UC Berkeley researchers innovate the office space
Researchers at the University of California, Berkeley, are working to cut commercial building energy consumption while giving office workers an atypical sense of control over their thermal environments.
Armed with a recently announced $1.6 million grant from the California Energy Commission, researchers from UC Berkeley's Center for the Built Environment (CBE) are testing and promoting a new set of tools that will enable more efficient temperature control in buildings by using input from building occupants, a network of web-based applications, and a user-responsive Personal Comfort System, or PCS. The PCS uses low-wattage devices embedded into a system of chairs, foot warmers and fans that can quickly warm or cool individual users on demand. The PCS system targets the most thermally sensitive parts of the body such as the face and head, and the torso and feet, to provide warmth or cooling as needed and as desired, rather than trying to maintain one temperature for an entire building or floor.
“It’s even better than having a thermostat at every workstation, if that were possible,” said Edward Arens, the project’s co-principal investigator, and a professor of architecture and director at CBE.
The Personal Comfort System's heating and cooling tools will also interface with smart phone apps, software, and sensors to relay building temperatures, weather forecasts, and thermal satisfaction responses to the people who currently make decisions about energy use in the building.
The PCS has energy-saving sensors that turn off when a space is not occupied and on average uses 2 watts for cooling and 40 watts for heating. In comparison, conventional space heaters operate at up to 1,500 watts. The foot warmers use energy-saving halogen bulbs operating at 20 watts on average over the course of a typical winter day, far from their maximum power of 160 watts. To top it off, the PCS operates on an easily rechargeable lithium ferrophosphate battery.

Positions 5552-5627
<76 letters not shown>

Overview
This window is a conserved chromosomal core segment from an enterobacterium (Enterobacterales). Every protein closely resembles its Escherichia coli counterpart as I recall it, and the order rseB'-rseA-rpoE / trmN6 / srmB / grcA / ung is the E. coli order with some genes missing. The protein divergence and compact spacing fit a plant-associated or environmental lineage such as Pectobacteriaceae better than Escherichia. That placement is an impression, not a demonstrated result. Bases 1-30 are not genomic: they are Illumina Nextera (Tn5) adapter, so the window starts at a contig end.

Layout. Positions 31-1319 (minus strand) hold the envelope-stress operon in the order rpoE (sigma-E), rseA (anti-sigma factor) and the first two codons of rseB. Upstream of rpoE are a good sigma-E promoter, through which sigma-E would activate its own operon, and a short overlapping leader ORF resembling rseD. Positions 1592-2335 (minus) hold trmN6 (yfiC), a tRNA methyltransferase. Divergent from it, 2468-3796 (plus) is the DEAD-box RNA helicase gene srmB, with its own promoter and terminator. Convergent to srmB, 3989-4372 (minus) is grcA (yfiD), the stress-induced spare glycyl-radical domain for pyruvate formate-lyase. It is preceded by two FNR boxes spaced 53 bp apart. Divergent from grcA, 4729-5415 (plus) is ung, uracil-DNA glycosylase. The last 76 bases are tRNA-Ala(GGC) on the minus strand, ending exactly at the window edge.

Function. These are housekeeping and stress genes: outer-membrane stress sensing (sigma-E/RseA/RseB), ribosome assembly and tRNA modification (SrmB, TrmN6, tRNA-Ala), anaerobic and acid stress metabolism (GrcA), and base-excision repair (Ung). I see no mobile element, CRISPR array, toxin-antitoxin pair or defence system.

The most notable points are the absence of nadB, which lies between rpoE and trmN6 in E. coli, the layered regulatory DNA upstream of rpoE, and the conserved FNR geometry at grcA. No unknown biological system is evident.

CBE estimates the new tools can cut natural gas use by 39 percent and electricity use by 30 percent for heating, ventilation and air conditioning in typical California commercial office spaces. They project that altogether the new system could save up to $62 million a year in energy costs int he state, while eliminating 247,000 tons of carbon dioxide equivalent emissions.
In spite of compelling strong points, the research team acknowledged several barriers that must be overcome before these technologies are widely adopted by the building industry, including the slow pace of building industry innovation, legacy problems in existing HVAC control systems, and outdated industry standards. They hope to share their research with government agencies and professional organizations to help revise building standards and codes, and make it easier to provide the most useful information for utility energy conservation rebate and incentive programs.